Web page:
Monday, June 17, 2013

Which is better: Manual or Automation testing?

This is a very interesting topic which has been debated endlessly ever since the evolution of Software Testing and more so in recent times, as Software QA and testing has gained more prominence.

Let me first start by demystifying the myth about Automation testing. Many people have the misconception that Automation gets the work done faster than manual, hence it is better. The truth is far from it. While Automation definitely has its advantages and can reduce time and improve productivity, it is in no way an effective replacement for manual testing.

Any Software, big or small has to go through one round of manual testing as a minimum (or more as the situation demands). Manual testing requires domain knowledge, thorough technical grounding and good testing instincts with creativity to spot bugs early on as a minimum. Only after the functionality has been ascertained and the application stable can we proceed with automation. And also, there are certain areas which cannot be effectively tested by Automation testing.

That said and done, in todays’ testing scenario, given the complex nature and strict timelines needed to deliver top quality applications, we cannot afford to ignore automation at all. We would be doing so at our own peril. Automation can help us perform repetitive and complex tasks faster and safer leading to greater productivity. Automation also helps to reduce the load on manual testing giving testers more time to do some exploratory testing on the product, in turn leading to higher product quality. Automation has been used extensively and effectively in tasks involving high degree of repetition and complexity such as regression testing, cross browser testing, loads and stress testing etc. To put it in Industrial terms, manual testing can be compared to the initial design and testing of any product in a factory such as an automobile. Automation can come later and can help in performing tasks repetitive and time consuming tasks faster such as assembly, spray painting etc.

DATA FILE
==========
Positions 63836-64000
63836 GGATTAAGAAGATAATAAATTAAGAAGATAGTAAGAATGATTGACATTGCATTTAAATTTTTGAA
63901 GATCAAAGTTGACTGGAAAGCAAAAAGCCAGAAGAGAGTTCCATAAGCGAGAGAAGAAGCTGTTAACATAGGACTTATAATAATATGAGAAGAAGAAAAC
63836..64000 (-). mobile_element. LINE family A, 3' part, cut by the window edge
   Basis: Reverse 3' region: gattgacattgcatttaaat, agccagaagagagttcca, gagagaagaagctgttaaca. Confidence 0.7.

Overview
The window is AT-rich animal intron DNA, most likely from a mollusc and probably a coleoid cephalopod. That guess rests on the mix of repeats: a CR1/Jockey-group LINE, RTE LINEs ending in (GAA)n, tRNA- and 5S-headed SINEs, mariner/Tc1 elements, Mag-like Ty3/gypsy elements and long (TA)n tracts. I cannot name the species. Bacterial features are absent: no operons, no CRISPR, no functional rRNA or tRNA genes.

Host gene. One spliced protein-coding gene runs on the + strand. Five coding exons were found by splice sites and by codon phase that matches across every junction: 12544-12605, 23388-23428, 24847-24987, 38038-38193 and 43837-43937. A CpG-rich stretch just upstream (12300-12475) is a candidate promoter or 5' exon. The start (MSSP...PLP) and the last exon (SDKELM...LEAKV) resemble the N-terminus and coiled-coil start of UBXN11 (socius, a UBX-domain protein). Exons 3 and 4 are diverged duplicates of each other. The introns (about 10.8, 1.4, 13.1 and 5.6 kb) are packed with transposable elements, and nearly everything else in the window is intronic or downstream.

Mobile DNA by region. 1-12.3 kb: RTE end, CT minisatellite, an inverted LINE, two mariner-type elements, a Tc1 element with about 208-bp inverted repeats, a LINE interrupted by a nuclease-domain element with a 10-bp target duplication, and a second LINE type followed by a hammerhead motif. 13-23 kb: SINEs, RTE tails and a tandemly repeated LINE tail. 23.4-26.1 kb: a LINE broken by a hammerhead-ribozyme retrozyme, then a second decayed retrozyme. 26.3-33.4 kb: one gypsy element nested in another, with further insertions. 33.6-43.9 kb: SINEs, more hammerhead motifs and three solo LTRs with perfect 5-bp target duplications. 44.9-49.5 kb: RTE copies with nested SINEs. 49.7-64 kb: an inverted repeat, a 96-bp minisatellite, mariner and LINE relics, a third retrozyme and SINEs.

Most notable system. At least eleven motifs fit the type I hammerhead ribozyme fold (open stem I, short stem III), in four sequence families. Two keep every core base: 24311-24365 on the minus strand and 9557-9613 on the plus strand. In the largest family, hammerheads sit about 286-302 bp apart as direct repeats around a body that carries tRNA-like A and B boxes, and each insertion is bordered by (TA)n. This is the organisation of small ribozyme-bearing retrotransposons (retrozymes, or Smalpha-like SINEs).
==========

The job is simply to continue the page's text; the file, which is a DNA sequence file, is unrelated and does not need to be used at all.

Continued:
In a nutshell a complete tester / test manager / lead would be one who has a good understanding of automation tools as well as emphasizes the importance of manual testing. Manual testing would be like laying the basic platform for good and robust software of excellent quality and Automation can help us build on that and improve our delivery timelines and overall product quality by leaps and bounds. As the complexity and size of software grows, the more intermingled and important both will become.

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